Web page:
North Carolina's governor vetoed the bill, but the state's Senate and House voted to override him. (Photo of North Carolina's state capitol courtesy of Wikimedia Commons)
Today, in North Carolina, some court officials can now legally refuse to perform same-sex marriage responsibilities based on their religious beliefs.
The state House voted to override Republican Gov. Pat McCrory's veto of the bill 69-41. The Senate voted to do the same a week ago.
In his May 28 veto message, McCrory said that while he and other North Carolina residents believe that marriage should be between a man and a woman, “no public official who voluntarily swears to support and defend the Constitution and to discharge all duties of their office should be exempt from upholding that oath.”
Essentially, the law means that workers who assemble licenses and magistrates to solemnize civil marriages can decide not to perform the marriages if they hold a “sincerely held religious objection.” Once they make that decision, they cannot perform any kind of wedding for at least six months.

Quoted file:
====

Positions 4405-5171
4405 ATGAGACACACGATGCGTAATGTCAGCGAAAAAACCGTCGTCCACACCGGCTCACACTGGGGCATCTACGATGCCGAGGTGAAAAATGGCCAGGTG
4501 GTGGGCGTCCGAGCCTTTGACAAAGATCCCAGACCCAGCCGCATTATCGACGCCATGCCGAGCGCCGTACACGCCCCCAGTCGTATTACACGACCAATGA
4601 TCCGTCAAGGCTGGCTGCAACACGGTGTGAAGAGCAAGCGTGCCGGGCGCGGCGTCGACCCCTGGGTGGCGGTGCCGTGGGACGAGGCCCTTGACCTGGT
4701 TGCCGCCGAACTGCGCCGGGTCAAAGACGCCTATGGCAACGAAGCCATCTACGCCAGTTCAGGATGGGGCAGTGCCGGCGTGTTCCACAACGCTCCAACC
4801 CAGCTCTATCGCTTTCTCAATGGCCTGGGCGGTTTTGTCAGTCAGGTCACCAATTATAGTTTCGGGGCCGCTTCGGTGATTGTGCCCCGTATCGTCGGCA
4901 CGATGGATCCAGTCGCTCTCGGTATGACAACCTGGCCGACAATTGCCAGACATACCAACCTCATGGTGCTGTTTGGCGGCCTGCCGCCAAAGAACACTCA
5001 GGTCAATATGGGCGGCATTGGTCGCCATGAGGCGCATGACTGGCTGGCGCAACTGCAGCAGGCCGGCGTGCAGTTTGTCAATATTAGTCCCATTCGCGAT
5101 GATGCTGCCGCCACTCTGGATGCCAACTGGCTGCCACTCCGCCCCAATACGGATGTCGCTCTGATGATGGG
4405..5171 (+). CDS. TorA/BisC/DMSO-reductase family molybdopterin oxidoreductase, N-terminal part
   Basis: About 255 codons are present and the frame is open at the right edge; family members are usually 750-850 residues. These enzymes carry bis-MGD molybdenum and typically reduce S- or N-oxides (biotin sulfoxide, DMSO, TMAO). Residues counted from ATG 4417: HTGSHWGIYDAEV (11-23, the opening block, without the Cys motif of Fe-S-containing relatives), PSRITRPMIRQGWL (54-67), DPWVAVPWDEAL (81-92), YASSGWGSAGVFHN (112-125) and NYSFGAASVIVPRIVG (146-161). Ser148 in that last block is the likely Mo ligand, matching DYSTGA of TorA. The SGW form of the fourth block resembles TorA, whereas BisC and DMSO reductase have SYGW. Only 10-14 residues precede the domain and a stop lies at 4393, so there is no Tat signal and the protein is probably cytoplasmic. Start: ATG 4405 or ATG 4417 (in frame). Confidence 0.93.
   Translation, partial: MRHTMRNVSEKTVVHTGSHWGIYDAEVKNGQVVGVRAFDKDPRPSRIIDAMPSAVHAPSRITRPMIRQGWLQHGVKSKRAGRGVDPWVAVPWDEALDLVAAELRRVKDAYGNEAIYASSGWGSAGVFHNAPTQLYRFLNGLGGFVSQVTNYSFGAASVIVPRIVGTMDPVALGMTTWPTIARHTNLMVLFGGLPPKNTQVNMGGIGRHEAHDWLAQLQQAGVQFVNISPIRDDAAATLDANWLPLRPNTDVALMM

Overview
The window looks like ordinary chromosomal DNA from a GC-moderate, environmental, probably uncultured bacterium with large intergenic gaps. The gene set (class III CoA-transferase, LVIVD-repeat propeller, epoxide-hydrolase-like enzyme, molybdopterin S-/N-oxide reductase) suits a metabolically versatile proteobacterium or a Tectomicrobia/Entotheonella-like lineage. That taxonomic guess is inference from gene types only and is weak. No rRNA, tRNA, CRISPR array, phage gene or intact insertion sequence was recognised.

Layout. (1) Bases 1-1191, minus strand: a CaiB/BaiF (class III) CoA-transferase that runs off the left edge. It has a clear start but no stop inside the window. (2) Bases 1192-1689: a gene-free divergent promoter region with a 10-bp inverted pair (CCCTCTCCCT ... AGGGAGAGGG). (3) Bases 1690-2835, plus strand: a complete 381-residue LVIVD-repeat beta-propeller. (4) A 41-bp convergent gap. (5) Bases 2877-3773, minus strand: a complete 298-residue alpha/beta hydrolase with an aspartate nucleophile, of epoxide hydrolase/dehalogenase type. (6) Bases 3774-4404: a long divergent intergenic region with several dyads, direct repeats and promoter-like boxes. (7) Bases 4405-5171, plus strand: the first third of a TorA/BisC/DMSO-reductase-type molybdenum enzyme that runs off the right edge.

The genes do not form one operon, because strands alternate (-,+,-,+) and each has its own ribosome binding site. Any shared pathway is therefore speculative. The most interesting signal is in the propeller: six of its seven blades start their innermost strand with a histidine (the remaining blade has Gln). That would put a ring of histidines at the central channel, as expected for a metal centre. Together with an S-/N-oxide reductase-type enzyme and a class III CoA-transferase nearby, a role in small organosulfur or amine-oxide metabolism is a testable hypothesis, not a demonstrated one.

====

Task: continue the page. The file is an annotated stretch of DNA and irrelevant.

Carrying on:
Critics rightly pointed out that this could create significant delays for couples looking to marry, heterosexual or same-sex, especially in locations with smaller workforces. This suggests the new legalities may have paved the way for a more subtle, passive aggressive type of discrimination.
Before North Carolina, only the state of Utah passed a similar exemption, earlier this year. But it’s not out of the realm of possibility that other states may follow suit.
Whether you believe in same-sex marriage, this type of legal exception seems like a loophole — one allowing some freedom of choice for some while denying it, if only temporarily, to others.